Progress

 

 

Editor’s Note: The opinions expressed in this article are of the author’s and do not necessarily represent those of USA Boxing.

 

I didn’t know what to expect when I was asked to serve on the R/J Commission back in November of 2016.  What I did know was there was an officiating crisis in amateur boxing and fixing it was critical to the success of our sport.  Boxers and coaches deserve better decisions.


The R/J Commission is tasked with educating all USA Boxing officials.  There are more than 10 thousand officials and over 50 LBC Chiefs of Officials across the country.


When we began in November of 2016 there had been another round of rules changes through USA Boxing and AIBA, the International Boxing Association.  We were in the process of developing a new national rulebook with AIBA approval.  In addition to many rules changes, scoring had recently gone from counting punches to a 10-point must system and the scoring criteria had changed.  Many officials and coaches across the country had not been educated on the changes and most were frustrated with what seemed to be ongoing changes in the rules.


Under the leadership of the R/J Commission Chair, Shawn Reese the commission began to work on providing more resources for education including officials manuals, infographics, and training videos.  We began to work on ways to evaluate judges and referees and hold them accountable for performance.  We knew there had to be consistency in training so boxers and coaches would have the same experience whether they were at a local smoker or at a national tournament.  With over 50 LBC Chiefs of Officials with varying resources available to them this would be a challenge.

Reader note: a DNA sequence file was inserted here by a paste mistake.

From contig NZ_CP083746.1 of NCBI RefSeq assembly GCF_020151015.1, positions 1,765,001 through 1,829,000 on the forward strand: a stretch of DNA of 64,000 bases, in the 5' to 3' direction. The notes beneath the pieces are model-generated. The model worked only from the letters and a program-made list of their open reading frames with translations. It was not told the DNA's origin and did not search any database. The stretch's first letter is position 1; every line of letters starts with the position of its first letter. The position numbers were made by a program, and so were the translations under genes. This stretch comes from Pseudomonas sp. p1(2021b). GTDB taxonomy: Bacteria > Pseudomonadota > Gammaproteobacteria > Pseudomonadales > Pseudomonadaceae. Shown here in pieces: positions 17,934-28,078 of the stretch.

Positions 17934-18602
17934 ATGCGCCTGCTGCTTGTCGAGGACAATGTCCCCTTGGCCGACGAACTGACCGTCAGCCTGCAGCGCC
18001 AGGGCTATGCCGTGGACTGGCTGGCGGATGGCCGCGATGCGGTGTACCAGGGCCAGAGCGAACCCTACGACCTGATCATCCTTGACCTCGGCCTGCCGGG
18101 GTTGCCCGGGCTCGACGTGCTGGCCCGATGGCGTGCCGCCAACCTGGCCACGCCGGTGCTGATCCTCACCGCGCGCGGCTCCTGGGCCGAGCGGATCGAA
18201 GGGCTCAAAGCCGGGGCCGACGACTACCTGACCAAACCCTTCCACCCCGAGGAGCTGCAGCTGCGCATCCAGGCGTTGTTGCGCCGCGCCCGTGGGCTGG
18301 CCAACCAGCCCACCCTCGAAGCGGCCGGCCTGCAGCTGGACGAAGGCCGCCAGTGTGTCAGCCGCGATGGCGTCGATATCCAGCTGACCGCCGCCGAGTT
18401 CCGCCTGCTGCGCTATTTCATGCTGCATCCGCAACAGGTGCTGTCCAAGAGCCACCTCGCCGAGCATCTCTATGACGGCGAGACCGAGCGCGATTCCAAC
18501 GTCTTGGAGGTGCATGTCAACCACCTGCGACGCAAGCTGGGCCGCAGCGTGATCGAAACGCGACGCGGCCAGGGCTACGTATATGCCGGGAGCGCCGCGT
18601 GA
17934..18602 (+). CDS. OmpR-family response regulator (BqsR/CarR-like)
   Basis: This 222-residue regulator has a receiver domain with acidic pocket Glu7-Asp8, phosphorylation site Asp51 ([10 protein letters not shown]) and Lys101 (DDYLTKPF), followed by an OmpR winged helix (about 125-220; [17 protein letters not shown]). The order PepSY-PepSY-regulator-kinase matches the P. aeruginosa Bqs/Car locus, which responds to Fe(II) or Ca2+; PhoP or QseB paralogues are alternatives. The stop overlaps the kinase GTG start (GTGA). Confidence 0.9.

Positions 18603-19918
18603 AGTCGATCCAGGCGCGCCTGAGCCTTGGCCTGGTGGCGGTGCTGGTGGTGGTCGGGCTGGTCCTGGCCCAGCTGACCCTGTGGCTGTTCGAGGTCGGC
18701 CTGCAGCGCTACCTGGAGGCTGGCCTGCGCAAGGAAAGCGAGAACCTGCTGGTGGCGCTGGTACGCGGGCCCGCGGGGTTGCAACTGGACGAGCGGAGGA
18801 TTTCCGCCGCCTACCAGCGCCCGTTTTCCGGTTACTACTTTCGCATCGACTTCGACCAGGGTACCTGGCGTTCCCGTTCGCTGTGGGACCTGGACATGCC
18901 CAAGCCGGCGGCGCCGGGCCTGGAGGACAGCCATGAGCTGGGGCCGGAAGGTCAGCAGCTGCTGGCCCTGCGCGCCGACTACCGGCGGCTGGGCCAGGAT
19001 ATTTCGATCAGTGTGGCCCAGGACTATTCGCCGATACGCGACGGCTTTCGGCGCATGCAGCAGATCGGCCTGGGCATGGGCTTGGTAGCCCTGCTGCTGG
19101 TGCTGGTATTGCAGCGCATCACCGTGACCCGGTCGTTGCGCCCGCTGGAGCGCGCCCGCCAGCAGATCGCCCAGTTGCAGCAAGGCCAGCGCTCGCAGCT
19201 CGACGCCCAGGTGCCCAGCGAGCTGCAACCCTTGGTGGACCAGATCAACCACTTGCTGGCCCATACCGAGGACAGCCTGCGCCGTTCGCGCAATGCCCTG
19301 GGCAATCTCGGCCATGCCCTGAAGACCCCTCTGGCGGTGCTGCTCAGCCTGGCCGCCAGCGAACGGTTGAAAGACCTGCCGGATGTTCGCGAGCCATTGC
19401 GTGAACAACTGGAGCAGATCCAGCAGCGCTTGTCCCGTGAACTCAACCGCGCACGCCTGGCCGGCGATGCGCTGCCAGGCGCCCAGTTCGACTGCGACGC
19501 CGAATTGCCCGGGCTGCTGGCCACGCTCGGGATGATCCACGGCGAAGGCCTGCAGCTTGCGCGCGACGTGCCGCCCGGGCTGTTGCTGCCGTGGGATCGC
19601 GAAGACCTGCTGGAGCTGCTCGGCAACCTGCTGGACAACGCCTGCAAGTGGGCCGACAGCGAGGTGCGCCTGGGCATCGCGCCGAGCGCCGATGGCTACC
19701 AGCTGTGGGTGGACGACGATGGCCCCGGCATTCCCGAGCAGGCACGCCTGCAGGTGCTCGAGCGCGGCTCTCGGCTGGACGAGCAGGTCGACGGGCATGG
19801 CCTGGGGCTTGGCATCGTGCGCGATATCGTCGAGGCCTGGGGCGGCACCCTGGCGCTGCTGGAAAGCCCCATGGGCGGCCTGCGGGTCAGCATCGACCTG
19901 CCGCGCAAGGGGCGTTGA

I believe we have made progress toward our goal.  There is an updated national rulebook, a manual for judges and referees, and a manual for COO’s.  There are various other training materials including clinics which are standardized with teaching guides to create consistency.  These clinics take about twice as long as prior clinics to complete.  There are new procedures in place to rank officials nationally so there is competition among officials to be better. We have updated tests to reflect rules changes and be more challenging.  For officials to be successful they will have to know the rulebook.   I’m not sure how far along we are in accomplishing our goal but we realize we are not finished and will continue to work hard.


I have had a wonderful experience with the R/J Commission.  They are great boxing people, like all boxing people.  I expected that.  What I didn’t expect was the size of the job in front of us.  Recently our Chairman said that if officiating is lacking it is the commission’s responsibility and we have failed.  I think this is a healthy attitude and most officials across the country share it.  I want boxers and coaches to know that we are working hard to deliver better officiating.


Chris Walden.